As Kansas City's EBT Restaurant Prepares To Close, Here's A Look At Its Iconic Namesake
EBT. For some Kansas Citians the acronym has no particular meaning, but for long-time residents it's a reminder of the former downtown department store, Emery, Bird, Thayer & Company — or the restaurant that takes its name and some of its decor from this former Kansas City institution. EBT the restaurant announced to staffers Monday that it would close on December 31.
EBT, the department store
The department store's roots date back to the 1860s at Missouri Avenue and Main, where Coates & Bullene provided supplies for travelers heading West. It changed names and locations several times through the decades.
In 1890, Emery, Bird, Thayer (as it became known in 1895) opened in a seven-story building that stretched the block between Walnut and Main on east 11th Street, or Petticoat Lane. A promotional brochure from 1902 described it as "the biggest retail dry goods store in the state of Missouri."
Emery, Bird, Thayer expanded in 1925, adding a branch on the Country Club Plaza, but started to struggle after World War II and closed its famed tea room. Downtown Kansas City was in decline, and customers were moving from the urban core to the suburbs, where there were other shopping options. The store closed in 1968.
The building was torn down in the early 1970s. United Missouri Bank built in its place and kept some of the architectural relics, including stained glass, wrought iron archways, and two brass elevator cages.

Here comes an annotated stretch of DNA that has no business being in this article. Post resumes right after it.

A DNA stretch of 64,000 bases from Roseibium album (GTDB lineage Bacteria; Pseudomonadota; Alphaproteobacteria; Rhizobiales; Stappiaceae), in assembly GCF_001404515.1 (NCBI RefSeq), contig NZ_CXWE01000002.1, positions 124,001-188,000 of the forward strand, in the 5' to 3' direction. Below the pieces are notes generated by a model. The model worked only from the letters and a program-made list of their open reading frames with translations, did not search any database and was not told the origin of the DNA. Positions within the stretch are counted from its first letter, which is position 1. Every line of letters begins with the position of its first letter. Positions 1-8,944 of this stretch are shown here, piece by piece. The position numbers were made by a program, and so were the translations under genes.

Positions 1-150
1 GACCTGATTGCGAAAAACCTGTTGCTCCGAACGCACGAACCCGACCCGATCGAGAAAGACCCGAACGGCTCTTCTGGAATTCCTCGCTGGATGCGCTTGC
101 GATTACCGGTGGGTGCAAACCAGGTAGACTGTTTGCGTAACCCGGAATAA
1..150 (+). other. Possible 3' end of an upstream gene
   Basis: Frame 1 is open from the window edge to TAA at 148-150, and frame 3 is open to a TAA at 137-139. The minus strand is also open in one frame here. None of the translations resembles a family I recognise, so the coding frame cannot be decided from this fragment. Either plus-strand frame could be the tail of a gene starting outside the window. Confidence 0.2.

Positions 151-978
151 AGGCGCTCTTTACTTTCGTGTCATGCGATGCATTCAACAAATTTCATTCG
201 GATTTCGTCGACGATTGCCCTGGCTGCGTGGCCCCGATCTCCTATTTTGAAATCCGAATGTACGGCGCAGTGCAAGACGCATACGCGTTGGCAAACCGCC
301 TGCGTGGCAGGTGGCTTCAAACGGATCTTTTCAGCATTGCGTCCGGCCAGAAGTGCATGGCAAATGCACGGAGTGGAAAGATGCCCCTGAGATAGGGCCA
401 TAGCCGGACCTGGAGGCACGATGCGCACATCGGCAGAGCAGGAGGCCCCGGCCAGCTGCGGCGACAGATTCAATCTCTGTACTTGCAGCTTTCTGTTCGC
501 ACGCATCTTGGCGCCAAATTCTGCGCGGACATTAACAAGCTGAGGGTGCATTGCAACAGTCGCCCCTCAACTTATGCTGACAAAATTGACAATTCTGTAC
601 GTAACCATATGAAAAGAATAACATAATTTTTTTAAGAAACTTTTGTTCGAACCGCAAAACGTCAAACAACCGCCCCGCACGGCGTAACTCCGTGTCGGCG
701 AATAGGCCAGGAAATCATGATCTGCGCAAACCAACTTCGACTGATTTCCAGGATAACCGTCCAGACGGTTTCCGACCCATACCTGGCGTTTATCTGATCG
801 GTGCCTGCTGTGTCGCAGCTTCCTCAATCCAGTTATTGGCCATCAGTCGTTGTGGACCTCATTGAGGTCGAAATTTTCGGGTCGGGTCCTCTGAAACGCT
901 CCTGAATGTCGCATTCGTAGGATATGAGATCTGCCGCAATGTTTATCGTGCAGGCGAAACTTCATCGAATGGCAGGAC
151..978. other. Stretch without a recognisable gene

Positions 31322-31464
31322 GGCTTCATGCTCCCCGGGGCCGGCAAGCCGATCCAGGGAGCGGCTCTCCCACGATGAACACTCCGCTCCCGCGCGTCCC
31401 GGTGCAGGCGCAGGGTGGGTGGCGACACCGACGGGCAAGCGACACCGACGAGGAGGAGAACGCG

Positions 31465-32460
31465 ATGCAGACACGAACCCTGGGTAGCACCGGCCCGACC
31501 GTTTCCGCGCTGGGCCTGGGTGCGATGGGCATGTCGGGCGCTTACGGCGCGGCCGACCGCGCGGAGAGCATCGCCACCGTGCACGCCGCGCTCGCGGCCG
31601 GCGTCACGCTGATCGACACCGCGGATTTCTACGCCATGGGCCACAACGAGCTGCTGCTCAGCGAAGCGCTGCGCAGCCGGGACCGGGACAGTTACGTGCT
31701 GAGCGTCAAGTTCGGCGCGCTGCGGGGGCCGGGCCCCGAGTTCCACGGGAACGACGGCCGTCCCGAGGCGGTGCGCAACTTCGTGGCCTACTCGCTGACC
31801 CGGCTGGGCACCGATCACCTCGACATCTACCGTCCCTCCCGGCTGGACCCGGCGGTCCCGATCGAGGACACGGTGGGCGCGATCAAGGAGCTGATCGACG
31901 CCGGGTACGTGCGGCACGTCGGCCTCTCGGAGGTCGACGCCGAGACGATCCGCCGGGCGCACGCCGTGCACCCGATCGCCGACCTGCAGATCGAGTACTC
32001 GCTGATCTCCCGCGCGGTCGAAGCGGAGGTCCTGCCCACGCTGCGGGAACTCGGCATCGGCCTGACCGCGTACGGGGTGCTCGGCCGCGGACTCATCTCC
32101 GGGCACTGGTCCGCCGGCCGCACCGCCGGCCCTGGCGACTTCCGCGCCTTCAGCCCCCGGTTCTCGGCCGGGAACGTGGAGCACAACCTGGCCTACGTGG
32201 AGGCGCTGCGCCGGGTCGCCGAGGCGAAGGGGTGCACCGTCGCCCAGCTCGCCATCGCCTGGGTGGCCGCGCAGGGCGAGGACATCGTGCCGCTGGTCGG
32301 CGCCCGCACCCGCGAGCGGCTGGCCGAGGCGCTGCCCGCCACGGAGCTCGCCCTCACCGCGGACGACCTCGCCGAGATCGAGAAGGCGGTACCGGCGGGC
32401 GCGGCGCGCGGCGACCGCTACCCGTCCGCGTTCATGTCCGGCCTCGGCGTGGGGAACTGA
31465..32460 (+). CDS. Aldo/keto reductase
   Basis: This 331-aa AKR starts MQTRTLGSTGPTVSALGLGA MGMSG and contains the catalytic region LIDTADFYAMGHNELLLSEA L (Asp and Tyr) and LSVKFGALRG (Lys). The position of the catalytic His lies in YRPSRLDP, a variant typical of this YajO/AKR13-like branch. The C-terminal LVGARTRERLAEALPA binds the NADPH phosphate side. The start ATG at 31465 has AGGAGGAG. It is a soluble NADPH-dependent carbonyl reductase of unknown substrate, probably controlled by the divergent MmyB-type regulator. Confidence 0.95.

EBT, the restaurant
Since 1979, some decor from the old department store has been on display at EBT, the restaurant and lounge in a UMB building at I-435 and State Line.
“I don't dine at EBT often, but I'm always delighted when I do," wrote The Pitch's Charles Ferruzza in a review from 2007. "The entertainment begins at the front door, where there's a handsome pianist doing his thing on the baby grand.... With surprising grace and agility, black-clad servers maneuver their rolling, tile-topped carts through the dining room for showy tableside dishes.”
Ed Holland, president of Myron Green Corporation and EBT's first general manager, says it's been upscale since the beginning.
"We were in tuxedos, white tablecloths, fresh flowers on the table, candlelight," he says.
Many EBT customers were drawn to the restaurant because they felt a connection to the Emery, Bird, Thayer department store.
"Back when I first started, a lot of people would say, 'Hey, I used to work at Emery, Bird's,' 'I used to shop at Emery, Bird's,' 'I was the elevator operator at Emery, Bird's,'" he says. "They kind of renewed that connection by dining with us at the new EBT. But unfortunately, they're no longer around."
With an aging customer base and expectations for more casual, and less expensive, dining, Holland says the restaurant has "not performed financially the way we would like it to for a few years now."
After discussing options such as re-branding the restaurant and making it more contemporary and weighing the cost factors, he says, "we just decided to shut her down instead."
Holland is back in the restaurant, working lunches and dinners and saying farewell to long-time patrons through closing day on December 31.
As for the gilded elevators and other artifacts, UMB owns them. The curator was out of the office Wednesday and not available for a comment about the future for the remnants of EBT.
Laura Spencer is an arts reporter at KCUR 89.3. You can reach her on Twitter, @lauraspencer.